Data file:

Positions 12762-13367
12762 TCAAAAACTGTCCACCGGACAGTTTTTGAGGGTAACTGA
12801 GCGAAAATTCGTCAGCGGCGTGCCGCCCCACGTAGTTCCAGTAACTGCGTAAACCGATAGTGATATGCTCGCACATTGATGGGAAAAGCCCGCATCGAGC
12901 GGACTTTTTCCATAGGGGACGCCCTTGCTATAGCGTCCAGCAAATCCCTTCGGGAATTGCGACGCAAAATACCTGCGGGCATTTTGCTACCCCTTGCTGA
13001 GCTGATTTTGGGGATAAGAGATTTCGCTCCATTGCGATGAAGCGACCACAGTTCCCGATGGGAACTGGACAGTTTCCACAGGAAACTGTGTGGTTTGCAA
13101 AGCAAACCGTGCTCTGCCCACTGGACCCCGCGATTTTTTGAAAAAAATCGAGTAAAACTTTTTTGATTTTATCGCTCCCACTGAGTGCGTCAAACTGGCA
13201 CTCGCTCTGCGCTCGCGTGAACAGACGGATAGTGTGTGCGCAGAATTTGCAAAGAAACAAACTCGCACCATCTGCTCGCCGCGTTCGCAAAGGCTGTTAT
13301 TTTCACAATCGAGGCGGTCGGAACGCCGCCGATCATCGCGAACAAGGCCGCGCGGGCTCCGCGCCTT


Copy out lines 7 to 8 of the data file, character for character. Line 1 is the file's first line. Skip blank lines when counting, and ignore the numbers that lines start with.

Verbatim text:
13201 CTCGCTCTGCGCTCGCGTGAACAGACGGATAGTGTGTGCGCAGAATTTGCAAAGAAACAAACTCGCACCATCTGCTCGCCGCGTTCGCAAAGGCTGTTAT
13301 TTTCACAATCGAGGCGGTCGGAACGCCGCCGATCATCGCGAACAAGGCCGCGCGGGCTCCGCGCCTT